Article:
Studies in this week’s Hutchins Roundup find that the Trump administration’s tariffs had a net negative effect on the U.S. economy, investors don’t sacrifice returns for environmentally friendly projects, and more.
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Over the course of 2018, the Trump administration levied tariffs on more than $280 billion of U.S. imports from China, Canada, Mexico, and the European Union. Who pays for the tariffs? Exporting countries like China, or U.S. businesses and consumers? Mary Amiti of the New York Federal Reserve Bank, Stephen Redding of Princeton University and David Weinstein of Columbia University find that foreign exporters have passed the full cost of the tariffs on to U.S. consumers and businesses by raising prices. They show that by the end of 2018, U.S. consumers and businesses were paying $3 billion each month in tariff costs and losing an additional $1.4 billion per month in deadweight loss. Their findings indicate that the tariffs have had a net negative effect on U.S. consumers and businesses so far.
Because U.S. public schools have historically been funded by local tax revenues, poorer neighborhoods often have lower-quality schools. This may reduce economic mobility for children from poorer neighborhoods. Using variation from school financing reforms in 20 states between 1986 and 2004, Barbara Biasi of Yale University finds that reducing discrepancies in revenues across public school districts increases the likelihood that children from poorer neighborhoods will move up in the income distribution. The author estimates that the average increase in school funding equality from the reforms would close 10 percent of the economic mobility gap between the lowest-opportunity and highest-opportunity neighborhoods.
Are investors willing to receive lower returns to invest in environmentally responsible assets? David F. Larcker and Edward M. Watts of Stanford University find that prices of municipal green bonds—securities that finance environmentally sustainable projects for state and local governments—are no different than prices of non-green but otherwise identical bonds. They conclude that investors are unwilling to forego returns in order to finance environmentally friendly projects. In addition, they find that municipal issuers pay about 10 percent more in fees to issue a green bond relative to a non-green bond, suggesting that green bonds are a worse deal for municipalities.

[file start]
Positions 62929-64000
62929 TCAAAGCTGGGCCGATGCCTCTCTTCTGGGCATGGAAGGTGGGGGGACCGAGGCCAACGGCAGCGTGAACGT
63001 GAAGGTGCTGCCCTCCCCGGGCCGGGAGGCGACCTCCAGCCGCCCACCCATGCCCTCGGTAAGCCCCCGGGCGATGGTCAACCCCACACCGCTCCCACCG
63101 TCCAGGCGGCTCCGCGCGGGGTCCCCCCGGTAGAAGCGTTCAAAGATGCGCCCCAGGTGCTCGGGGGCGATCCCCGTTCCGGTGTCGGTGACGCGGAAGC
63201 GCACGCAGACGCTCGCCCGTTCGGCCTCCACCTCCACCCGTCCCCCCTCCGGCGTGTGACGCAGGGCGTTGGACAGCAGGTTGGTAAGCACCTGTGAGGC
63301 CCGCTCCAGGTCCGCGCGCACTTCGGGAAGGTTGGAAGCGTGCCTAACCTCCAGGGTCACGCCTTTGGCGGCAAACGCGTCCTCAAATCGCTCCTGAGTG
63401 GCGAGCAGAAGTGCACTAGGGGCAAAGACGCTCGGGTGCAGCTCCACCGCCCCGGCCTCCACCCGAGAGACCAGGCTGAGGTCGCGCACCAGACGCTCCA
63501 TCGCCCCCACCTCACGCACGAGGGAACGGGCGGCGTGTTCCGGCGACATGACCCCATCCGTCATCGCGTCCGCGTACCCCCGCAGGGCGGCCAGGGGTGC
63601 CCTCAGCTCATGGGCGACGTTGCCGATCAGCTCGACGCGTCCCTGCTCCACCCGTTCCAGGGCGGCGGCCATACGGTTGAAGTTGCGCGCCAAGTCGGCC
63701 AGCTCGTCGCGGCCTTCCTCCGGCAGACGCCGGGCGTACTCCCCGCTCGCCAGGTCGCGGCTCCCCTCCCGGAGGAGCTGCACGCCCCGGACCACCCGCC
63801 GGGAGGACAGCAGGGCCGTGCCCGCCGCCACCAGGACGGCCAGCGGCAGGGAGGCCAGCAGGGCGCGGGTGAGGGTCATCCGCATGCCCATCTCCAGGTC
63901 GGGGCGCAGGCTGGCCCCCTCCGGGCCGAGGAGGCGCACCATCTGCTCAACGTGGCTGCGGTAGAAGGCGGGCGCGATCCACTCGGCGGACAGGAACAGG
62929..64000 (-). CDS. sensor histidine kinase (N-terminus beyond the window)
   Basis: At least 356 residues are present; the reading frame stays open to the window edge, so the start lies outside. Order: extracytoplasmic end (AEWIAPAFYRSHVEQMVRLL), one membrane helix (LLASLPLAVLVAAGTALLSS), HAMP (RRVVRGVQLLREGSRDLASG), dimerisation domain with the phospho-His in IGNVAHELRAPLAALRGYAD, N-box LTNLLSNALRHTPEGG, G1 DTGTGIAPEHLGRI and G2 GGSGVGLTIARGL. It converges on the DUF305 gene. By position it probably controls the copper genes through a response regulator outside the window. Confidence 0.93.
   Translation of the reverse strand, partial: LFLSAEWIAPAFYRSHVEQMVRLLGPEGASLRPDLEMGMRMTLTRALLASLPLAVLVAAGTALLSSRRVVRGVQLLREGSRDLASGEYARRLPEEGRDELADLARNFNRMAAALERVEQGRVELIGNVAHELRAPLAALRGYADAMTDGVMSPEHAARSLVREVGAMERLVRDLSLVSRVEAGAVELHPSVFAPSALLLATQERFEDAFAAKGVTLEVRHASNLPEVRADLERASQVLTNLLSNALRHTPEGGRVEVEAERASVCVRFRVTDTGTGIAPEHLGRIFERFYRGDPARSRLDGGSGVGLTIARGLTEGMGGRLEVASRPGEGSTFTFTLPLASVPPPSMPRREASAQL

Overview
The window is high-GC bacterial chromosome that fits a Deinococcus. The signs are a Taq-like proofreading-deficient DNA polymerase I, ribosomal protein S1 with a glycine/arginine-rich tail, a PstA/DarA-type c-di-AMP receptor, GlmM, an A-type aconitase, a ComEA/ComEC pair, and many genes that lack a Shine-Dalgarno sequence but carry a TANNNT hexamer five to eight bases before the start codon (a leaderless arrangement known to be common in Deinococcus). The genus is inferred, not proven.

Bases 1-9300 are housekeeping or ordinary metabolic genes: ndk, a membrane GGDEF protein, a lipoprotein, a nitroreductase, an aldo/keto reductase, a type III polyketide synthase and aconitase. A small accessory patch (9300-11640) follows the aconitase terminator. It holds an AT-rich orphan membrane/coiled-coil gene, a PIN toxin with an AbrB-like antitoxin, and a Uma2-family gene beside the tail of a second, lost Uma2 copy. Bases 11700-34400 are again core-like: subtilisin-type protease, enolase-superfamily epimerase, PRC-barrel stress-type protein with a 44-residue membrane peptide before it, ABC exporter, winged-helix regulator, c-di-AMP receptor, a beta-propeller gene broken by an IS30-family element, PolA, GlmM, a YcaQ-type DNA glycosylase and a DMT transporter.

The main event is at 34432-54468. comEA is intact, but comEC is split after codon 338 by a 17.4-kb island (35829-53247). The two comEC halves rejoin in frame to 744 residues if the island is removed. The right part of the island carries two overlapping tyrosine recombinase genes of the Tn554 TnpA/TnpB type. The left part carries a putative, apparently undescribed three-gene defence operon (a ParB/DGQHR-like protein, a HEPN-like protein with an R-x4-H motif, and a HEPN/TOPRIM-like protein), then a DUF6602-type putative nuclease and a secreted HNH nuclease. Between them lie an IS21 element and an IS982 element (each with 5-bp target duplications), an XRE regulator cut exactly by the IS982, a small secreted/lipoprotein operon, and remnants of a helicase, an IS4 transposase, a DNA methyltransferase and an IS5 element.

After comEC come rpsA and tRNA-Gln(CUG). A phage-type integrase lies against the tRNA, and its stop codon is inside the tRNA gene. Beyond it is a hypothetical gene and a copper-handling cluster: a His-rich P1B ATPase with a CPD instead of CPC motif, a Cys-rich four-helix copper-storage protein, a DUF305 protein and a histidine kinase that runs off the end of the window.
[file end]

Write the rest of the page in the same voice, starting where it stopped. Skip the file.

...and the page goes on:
Chart of the week: Eurozone core inflation is persistently below ECB’s ‘just below 2 percent” target
“Inflation is running around our preferred 2 percent target. For several years, it was persistently low, finally moving up to our goal last year. I see inflation running slightly higher than 2 percent for this year and next. As Fed watchers well know, when we say our goal is 2 percent inflation, we don’t mean the sweet spot is exactly 2 percent all the time; it’s our medium-term average. While I would be concerned if it rose significantly above that marker, running slightly above, as I predict we will this year and next, is not something that provokes concern, particularly after a sustained period of underperformance. […] What I’m watching most closely is inflation’s trajectory: what direction it’s headed and how fast. Right now, we’re not seeing significant upward pressure, and it’s not on an accelerated path; if anything, it’s edging slightly downward,” says Patrick Harker, president of the Federal Reserve Bank of Philadelphia.